Officials of Traton during listing ceremony at the Frankfurt Stock Exchange. Agence France-Presse
Volkswagen is exploring purchasing a big stake in its Chinese electric vehicle joint venture partner JAC Motors and has tapped Goldman Sachs as an adviser on the plan, people with direct knowledge of the matter said. The move by VW, the largest foreign automaker in China, to buy into Anhui Jianghuai Automobile Group (JAC Motors) is the latest by foreign automakers to boost ownership
Sales of sports utility vehicles (SUVs) and cost cuts helped Volkswagen (VW) shrug off a 1 billion euro legal charge and meet first-quarter operating profit forecasts on Thursday, sending its shares 3.3 per cent higher. Earnings before interest and taxes (EBIT) fell to 3.9 billion euros ($4.37 billion) from 4.2 billion a year earlier but were in line with the 3.92 billion euros expected by analysts.
Ford Motor Co and Volkswagen AG said they will spend billions of dollars to jointly develop electric and self-driving vehicles, deepening a global alliance to slash development and manufacturing costs while positioning VW as the initial winner.
Volkswagen plans to build a fully electric sports utility vehicle (SUV) for China from 2021, taking on the Chinese market leader Tesla’s Model X as the German carmaker ramps up production of zero emissions vehicles. The planned new SUV is the latest move in Volkswagen’s aggressive growth strategy in China, where electric cars are given preferential treatment by authorities.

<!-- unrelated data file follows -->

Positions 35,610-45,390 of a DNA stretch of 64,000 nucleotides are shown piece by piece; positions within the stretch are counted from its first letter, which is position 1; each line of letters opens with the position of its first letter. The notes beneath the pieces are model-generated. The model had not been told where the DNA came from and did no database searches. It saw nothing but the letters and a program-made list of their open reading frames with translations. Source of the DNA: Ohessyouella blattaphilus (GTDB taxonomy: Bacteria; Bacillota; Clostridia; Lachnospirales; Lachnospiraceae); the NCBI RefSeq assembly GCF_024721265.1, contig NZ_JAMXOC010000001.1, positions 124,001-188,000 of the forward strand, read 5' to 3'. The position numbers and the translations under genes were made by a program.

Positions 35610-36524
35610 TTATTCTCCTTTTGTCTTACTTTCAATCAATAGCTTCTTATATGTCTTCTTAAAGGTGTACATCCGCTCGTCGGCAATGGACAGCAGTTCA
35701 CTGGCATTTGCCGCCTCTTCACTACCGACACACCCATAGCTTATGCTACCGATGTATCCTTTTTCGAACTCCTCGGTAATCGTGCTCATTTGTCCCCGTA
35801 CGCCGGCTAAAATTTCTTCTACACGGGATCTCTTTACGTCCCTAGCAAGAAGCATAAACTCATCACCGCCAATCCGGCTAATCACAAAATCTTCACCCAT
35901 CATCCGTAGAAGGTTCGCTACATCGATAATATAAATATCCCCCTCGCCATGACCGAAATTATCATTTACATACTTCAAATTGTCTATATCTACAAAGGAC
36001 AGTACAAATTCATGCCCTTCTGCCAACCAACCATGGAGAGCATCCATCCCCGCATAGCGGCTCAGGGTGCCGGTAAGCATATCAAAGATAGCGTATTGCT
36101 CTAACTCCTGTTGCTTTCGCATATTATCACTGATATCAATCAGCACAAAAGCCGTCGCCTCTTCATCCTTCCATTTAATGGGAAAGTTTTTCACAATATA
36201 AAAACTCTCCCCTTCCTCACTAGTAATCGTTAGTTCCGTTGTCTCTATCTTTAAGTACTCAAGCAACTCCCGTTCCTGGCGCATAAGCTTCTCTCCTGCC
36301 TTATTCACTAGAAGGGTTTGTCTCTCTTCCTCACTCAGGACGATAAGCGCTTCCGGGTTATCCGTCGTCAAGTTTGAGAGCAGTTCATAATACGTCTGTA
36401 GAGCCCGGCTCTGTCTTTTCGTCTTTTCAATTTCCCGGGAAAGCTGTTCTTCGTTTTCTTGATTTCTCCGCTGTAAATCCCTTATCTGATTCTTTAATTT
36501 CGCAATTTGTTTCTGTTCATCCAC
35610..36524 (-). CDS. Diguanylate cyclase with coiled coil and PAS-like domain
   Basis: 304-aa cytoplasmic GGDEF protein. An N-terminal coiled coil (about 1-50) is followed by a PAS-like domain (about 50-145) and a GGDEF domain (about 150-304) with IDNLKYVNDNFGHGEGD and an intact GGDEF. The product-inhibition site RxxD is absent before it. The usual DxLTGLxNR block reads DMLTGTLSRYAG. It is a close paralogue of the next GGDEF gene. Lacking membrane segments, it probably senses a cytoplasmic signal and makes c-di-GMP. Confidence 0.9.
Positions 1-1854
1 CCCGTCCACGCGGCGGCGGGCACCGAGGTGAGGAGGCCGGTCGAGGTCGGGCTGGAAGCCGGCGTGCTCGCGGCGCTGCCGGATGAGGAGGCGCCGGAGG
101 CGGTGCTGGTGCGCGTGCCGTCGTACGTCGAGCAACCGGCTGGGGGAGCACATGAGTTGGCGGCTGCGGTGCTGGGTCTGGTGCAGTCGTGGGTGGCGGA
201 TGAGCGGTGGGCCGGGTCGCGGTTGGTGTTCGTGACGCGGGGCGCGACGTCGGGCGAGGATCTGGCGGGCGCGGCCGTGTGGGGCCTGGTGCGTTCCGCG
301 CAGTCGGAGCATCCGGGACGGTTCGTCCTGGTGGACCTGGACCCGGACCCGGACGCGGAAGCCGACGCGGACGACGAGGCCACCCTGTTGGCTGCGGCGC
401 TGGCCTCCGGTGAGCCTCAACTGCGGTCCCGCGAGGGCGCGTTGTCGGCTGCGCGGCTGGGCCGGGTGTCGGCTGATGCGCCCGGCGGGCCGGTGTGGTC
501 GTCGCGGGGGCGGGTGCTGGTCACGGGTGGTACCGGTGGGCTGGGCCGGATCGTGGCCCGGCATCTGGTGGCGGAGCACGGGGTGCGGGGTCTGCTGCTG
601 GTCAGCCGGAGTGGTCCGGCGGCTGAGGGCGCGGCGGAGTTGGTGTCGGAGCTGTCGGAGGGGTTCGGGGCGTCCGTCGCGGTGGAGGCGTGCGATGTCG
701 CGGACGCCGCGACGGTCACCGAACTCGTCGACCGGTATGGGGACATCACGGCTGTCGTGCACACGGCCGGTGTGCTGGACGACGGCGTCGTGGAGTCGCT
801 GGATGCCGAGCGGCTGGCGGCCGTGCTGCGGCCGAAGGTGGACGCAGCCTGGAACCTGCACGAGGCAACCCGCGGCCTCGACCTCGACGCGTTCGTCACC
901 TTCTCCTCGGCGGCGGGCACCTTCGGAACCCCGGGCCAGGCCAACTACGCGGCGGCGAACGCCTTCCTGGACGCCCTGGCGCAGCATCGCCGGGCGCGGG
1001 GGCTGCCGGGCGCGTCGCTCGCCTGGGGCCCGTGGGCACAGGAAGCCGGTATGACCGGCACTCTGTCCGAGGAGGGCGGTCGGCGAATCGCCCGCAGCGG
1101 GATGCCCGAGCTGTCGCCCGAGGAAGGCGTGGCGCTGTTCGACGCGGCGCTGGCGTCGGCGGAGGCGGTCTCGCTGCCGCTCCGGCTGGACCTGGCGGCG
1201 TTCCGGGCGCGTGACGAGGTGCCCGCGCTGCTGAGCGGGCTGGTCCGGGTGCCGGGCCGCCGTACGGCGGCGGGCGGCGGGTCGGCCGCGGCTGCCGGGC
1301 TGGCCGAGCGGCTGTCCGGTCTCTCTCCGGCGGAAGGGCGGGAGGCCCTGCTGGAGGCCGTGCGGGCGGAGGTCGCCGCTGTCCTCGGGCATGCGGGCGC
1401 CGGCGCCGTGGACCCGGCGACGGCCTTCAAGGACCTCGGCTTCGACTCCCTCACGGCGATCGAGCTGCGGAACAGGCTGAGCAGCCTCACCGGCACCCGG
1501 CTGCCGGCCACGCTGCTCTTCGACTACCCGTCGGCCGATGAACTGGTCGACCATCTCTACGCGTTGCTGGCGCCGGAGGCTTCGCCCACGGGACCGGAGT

The benchmark Nikkei 225 index gave up 0.39 percent or 88.21 points to 22,329.94, but made a weekly gain of 2.86 percent, driven up by robust US shares.The broader Topix index lost 0.20 percent or 3.14 points to 1,546.74, but advanced 3.39 percent over the week.
The blue-chip FTSE 100 was down 0.1%, The mid-cap FTSE 250 dipped 0.3%, with losses in industrial, energy and tech-related stocks.
US West Texas Intermediate (WTI) crude futures slipped 17 cents, or 0.41%, to $41.78 a barrel by 0651 GMT, while Brent crude fell 17 cents, or 0.38%, to $44.92. Both contracts had traded higher earlier in the day.
Global equity markets slipped and bond yields fell on Thursday as investors awaited an agreement on a US aid package to mitigate the fallout from the coronavirus crisis, with poor corporate earnings reports also weighing on European shares.